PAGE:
Heinz Ketchup: Pricing the Product Line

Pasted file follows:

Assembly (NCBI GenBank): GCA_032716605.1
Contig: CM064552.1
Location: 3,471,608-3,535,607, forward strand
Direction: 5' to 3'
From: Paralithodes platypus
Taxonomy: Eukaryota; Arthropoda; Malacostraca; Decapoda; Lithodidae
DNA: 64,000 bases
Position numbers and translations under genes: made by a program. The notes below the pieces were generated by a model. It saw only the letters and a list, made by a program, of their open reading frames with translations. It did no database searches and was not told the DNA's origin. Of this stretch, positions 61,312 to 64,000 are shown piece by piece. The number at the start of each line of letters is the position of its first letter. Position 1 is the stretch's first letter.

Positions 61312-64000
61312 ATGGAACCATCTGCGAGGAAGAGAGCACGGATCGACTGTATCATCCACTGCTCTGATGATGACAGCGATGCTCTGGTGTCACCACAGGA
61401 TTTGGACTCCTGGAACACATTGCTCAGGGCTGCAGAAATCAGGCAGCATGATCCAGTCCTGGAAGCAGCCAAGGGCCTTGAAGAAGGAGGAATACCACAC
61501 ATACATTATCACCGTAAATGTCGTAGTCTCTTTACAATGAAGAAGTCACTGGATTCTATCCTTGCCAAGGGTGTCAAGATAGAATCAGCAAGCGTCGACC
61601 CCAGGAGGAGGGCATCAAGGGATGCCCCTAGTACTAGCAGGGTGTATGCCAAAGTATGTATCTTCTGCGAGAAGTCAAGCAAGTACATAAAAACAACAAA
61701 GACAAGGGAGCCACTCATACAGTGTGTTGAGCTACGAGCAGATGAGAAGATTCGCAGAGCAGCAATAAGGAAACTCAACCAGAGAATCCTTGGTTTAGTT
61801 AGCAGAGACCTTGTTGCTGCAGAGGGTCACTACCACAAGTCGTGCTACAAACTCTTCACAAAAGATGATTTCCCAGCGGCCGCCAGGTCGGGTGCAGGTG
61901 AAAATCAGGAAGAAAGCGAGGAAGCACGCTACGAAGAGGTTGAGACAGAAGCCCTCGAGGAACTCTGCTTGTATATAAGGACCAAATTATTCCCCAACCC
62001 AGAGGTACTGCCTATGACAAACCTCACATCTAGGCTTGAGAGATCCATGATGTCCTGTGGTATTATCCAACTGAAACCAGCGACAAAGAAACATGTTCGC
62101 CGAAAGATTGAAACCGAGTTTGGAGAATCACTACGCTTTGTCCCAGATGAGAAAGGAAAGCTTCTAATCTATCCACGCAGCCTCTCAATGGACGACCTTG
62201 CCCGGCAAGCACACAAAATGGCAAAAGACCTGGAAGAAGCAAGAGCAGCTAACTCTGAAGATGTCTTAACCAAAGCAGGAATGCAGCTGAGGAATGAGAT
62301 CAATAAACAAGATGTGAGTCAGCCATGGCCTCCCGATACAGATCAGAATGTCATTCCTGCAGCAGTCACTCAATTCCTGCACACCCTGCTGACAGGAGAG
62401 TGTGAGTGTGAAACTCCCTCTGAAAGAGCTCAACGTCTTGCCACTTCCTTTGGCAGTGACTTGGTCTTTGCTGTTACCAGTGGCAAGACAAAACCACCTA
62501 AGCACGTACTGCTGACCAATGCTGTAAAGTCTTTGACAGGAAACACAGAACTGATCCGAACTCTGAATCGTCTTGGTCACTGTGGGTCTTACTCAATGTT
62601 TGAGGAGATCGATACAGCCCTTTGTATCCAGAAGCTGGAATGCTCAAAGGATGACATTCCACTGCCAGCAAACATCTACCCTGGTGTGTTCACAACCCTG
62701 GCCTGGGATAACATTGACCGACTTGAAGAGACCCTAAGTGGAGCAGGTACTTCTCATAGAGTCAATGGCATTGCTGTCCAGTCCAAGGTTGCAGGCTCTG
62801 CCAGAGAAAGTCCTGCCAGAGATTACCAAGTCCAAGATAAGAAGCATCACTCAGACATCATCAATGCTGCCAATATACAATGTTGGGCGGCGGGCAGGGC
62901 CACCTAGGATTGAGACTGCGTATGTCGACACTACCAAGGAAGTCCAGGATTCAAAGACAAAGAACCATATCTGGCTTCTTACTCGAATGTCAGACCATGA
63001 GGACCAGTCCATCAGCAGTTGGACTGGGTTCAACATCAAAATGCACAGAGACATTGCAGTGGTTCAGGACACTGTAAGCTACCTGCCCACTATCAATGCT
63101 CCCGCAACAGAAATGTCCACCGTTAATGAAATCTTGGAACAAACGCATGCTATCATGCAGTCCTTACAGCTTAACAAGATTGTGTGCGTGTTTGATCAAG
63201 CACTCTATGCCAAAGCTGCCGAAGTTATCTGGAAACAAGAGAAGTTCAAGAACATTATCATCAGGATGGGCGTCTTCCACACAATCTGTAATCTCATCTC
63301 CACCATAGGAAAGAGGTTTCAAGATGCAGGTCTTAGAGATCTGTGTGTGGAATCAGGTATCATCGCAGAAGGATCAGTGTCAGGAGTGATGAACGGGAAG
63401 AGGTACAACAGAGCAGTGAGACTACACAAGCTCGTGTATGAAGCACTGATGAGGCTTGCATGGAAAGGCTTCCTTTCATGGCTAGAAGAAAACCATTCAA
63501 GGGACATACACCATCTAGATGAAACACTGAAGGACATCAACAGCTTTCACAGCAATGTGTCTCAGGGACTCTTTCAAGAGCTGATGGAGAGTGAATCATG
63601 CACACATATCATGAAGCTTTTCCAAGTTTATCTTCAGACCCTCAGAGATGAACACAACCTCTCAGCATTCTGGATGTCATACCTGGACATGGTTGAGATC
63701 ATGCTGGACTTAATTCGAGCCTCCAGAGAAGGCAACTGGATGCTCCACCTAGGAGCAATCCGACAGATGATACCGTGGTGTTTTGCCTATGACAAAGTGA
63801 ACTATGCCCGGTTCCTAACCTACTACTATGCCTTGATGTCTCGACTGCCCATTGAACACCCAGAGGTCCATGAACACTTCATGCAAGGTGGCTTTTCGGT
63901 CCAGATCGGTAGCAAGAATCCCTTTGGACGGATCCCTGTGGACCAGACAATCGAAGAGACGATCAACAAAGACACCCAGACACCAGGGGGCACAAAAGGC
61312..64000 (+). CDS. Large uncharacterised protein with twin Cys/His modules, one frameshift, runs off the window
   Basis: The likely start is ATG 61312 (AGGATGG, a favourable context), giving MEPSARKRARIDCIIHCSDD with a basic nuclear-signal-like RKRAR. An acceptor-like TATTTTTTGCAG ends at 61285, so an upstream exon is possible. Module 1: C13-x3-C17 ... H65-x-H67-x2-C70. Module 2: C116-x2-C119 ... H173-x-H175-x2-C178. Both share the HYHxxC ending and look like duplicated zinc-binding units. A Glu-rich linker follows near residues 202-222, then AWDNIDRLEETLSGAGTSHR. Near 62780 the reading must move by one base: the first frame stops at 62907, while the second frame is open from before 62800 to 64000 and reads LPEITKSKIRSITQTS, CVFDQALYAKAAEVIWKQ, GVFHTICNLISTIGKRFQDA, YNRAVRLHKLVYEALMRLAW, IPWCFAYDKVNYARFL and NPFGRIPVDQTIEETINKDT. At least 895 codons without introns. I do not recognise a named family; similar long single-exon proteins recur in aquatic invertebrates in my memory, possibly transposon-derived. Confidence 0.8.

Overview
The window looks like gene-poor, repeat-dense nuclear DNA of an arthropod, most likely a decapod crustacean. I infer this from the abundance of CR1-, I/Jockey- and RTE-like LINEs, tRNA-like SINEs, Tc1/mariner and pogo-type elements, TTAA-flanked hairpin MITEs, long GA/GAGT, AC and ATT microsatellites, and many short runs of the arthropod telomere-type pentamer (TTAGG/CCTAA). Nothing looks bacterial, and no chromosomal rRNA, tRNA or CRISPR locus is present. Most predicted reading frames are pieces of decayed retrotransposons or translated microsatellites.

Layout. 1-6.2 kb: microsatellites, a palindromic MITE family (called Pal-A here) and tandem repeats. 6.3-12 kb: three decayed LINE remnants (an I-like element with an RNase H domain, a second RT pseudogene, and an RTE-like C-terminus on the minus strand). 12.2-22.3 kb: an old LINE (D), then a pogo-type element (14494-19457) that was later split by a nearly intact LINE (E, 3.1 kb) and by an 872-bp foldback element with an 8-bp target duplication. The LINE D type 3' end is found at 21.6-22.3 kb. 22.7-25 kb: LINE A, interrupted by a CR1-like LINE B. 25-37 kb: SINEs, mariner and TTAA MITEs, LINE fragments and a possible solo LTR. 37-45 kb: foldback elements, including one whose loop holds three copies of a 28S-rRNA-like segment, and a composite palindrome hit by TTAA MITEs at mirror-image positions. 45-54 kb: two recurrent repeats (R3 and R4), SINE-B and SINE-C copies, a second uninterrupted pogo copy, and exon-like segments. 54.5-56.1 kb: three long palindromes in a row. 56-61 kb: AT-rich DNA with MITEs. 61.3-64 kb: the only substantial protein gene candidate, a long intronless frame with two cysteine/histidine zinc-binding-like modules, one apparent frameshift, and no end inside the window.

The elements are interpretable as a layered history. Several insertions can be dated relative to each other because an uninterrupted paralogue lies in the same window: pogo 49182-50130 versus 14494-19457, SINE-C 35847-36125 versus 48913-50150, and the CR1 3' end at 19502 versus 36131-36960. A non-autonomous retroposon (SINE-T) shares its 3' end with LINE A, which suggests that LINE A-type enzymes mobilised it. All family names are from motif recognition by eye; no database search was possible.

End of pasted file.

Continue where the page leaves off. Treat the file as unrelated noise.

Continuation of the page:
Heinz ketchup is a classic American brand, which has been a staple on store shelves for generations. Despite being the market leader in ketchup sales, Heinz still faces many problems in today’s retail world as the brand tries to maintain an advantage over its competitors. The main problem Heinz faces is finding a way to increase sales in order to maximize profitability, with reduced shelf space and similar private-label ketchup products playing a major role. Since finding the necessary shelf space for the larger packages of ketchup has become a problem in retail, one solution would be to just market the 24-ounce, 36-ounce, and 46-ounce packages; and to stock them exclusively in the stores. In the last few years of the seven-year annual promotions window, these were the three packages that emerged as the best sellers in that time frame. Another solution would be to keep the 64-ounce packages and any twin packages in production, but not to sell them in small retail spaces. Instead, they should market and sell these larger packages at large retail outlets, such as Sam’s Club and CostCo; where customers are looking to purchase larger portions in bulk. There are a lot of advantages and opportunities that go along with limiting production to the smaller packages. Mainly, there would no longer be the need for Heinz to make deals with retailers for more shelf space. In the past, larger packages would come at the cost of slotting allowances, which were expensive for Heinz. Another advantage would be the opportunity to start promoting the 46-ounce package in a similar way to other smaller bottles. The 24-ounce bottle (sold at $0.99) and the 36-ounce bottle (sold at $1.50) were both very successful in retail stores. Since the 46-ounce bottle is the most similar package in terms of unit sales, perhaps offering a promotional price of around two dollars would benefit Heinz greatly. However, there would be a few...
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